Santhoshi Krishnan is passionate about combining different computational methods for cell spatial mapping and analysis. In her current research, she applies three different computational approaches to study the interactions between tumor cells and immune cells in pancreatic diseases. The main hypothesis is that understanding individual cell locations and the interactions between each cell is helpful to establish a diagnosis and to predict how well a treatment will succeed. Eventually, Krishnan hopes to package these computational diagnostic tools for use in the clinic.
“I find combining different computational methods really powerful and exciting,” she said. “In my dissertation, the proposed methods move away from single-number summaries and provide a more comprehensive representation of the state of the microenvironment.”
The first method that she uses is borrowed from spatial analysis techniques for biodiversity and ecology studies (Geographic Information Systems - GIS) where each element of a system is localized and considered in interaction with others. The other method repurposes an already-existing discriminative feature-based dictionary learning method to identify sub-regions of the tumor microenvironment representative of the disease. The third method is quite novel and focuses on the cell-cell interaction patterns, recognizing them as unique to each disease. Initial studies show that her framework is able to highly discriminate between Pancreatic Ductal Adenocarcinoma and non-cancerous chronic pancreatitis which is challenging for pathologists to discern based on the arrangement and structure of the cells under the microscope. For this research, Krishnan has collaborated with various physicians, including pathologists and surgeons.
Her scientific interest stems from her upbringing with her mother being a physician and her father an engineer. She recalls how as a child, she would discuss patient cases with her mother, and those conversations drew her to the medical field. With biomedical engineering, she combines the expertise from both her parents.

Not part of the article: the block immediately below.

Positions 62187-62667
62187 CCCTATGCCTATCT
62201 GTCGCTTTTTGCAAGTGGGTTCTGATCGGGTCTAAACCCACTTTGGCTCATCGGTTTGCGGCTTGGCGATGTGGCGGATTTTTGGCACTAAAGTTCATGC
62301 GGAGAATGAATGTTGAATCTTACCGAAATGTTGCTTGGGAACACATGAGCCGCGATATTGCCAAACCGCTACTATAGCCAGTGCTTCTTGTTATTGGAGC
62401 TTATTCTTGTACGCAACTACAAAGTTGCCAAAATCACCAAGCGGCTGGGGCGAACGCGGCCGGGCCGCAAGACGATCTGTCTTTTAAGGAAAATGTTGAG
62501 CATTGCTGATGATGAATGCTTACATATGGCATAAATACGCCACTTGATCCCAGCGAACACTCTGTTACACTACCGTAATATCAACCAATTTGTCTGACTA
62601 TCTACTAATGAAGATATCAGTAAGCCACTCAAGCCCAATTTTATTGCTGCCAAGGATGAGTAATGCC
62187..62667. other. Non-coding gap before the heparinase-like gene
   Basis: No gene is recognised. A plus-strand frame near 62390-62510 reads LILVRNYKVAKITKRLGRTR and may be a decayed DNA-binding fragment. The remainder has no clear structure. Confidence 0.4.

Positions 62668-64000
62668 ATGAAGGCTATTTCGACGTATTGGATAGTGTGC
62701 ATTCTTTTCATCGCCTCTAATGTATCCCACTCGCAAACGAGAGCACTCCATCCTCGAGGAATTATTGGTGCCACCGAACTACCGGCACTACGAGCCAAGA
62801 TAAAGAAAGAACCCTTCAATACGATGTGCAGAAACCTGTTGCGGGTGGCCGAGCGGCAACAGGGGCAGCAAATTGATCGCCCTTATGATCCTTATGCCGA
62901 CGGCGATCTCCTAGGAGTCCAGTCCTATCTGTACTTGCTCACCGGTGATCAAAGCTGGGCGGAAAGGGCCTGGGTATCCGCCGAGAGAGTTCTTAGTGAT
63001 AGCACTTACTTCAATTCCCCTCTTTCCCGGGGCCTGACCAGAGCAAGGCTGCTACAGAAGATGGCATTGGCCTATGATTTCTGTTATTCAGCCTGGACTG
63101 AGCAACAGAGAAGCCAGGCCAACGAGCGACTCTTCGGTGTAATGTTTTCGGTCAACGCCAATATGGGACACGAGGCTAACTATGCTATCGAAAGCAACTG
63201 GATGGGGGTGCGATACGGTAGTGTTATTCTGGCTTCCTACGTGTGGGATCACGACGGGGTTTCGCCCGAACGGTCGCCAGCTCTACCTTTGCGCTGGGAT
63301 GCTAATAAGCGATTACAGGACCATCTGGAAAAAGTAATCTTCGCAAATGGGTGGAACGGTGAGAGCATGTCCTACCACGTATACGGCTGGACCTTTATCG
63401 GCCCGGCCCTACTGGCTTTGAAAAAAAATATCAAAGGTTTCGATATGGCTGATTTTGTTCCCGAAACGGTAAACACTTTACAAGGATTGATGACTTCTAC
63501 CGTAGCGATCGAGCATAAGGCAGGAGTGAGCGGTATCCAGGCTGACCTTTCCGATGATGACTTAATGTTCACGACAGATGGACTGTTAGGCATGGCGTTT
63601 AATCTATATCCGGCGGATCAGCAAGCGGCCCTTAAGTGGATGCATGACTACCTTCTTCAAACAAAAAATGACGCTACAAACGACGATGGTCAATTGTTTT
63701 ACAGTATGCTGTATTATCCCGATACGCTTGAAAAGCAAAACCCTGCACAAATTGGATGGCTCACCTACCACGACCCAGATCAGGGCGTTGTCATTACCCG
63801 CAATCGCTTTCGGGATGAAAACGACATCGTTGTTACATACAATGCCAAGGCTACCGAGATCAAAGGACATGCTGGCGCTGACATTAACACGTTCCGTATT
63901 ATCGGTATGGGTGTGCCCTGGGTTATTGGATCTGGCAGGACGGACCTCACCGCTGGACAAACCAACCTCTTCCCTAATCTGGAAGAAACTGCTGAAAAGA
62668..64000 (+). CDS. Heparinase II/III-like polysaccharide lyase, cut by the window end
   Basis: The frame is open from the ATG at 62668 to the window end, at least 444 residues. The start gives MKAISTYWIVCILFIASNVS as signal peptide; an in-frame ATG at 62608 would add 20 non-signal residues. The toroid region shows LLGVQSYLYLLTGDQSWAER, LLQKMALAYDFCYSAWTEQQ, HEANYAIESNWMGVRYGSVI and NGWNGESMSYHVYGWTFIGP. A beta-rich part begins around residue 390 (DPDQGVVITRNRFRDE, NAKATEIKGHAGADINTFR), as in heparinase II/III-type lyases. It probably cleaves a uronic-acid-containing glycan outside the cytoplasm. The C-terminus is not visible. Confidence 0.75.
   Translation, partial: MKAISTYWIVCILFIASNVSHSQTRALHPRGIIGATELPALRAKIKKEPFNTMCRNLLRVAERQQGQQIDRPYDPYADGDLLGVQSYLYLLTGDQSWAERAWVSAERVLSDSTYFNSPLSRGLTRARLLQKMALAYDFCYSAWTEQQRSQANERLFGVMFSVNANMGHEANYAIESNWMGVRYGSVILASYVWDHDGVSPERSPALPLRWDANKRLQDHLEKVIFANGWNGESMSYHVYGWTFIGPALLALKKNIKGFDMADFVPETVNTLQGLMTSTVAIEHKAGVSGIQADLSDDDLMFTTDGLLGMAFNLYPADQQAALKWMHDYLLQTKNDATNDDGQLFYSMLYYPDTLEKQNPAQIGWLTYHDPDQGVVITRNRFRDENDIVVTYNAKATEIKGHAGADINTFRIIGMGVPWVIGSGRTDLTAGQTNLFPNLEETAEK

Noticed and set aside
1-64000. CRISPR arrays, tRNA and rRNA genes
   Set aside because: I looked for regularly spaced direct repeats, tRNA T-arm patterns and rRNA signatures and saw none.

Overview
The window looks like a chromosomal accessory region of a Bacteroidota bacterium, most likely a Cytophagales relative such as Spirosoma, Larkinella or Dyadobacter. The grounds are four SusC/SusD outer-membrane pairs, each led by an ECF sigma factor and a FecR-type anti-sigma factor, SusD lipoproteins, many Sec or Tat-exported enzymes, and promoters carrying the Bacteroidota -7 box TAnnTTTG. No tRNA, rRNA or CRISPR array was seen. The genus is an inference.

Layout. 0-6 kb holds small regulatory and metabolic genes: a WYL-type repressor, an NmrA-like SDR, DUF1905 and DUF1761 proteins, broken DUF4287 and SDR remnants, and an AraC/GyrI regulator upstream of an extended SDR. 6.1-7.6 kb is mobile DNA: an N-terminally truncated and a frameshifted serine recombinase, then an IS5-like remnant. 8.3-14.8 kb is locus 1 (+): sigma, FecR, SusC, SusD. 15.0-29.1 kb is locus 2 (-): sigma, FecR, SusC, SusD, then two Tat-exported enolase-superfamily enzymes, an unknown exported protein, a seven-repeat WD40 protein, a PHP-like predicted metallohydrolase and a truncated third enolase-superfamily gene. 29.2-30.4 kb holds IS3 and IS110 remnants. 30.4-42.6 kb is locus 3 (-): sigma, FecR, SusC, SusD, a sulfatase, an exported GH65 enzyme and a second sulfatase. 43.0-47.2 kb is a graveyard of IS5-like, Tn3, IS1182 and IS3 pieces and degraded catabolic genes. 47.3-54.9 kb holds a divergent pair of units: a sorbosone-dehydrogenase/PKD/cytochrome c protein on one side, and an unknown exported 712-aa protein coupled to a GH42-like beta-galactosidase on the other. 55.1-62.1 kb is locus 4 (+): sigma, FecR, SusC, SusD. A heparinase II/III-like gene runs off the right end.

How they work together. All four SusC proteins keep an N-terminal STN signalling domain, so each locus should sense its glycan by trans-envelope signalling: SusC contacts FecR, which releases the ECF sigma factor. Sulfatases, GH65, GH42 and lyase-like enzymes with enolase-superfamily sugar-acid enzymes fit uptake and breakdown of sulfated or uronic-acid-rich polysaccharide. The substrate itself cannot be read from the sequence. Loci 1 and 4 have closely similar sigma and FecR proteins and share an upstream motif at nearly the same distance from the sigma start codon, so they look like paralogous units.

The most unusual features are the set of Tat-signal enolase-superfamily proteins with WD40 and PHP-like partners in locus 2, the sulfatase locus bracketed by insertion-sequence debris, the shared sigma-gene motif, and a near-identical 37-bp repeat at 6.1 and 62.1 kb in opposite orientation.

Krishnan is an international scholar who grew up in Oman in the Middle East, and studied undergraduate Electrical and Computer Engineering at SRM Institute of Science and Technology in India. She moved to the U.S. to attend graduate school and received her M.S. from Rice University in Houston, Texas. This is where she met her mentor, Arvind Rao. As he took a position in DCMB, Krishnan decided to continue her research at U-M under his guidance while still enrolled as a student at Rice University. She feels that she got the best of both worlds and is very grateful for the administrative arrangement that allows her to keep receiving Dr. Rao’s mentorship. Upon graduating, she will continue her work as a postdoctoral fellow in his lab.
After her postdoctoral year, Krishnan is considering moving into the industry to apply some of her learned skills in discovering novel biomarkers and relationships to quantify cancer treatment effectiveness, contributing to the drug development process from bench to bedside.
Outside the lab, Krishnan can be found running trails and practicing yoga. She also loves baking, reading, and singing.
Krishnan will defend her Ph.D. dissertation Friday, July 14th, 2023. The title of her dissertation is "Mapping the (un)Known: Spatially-driven Frameworks for Characterisation of Heterogeneity in the Tumor Microenvironment"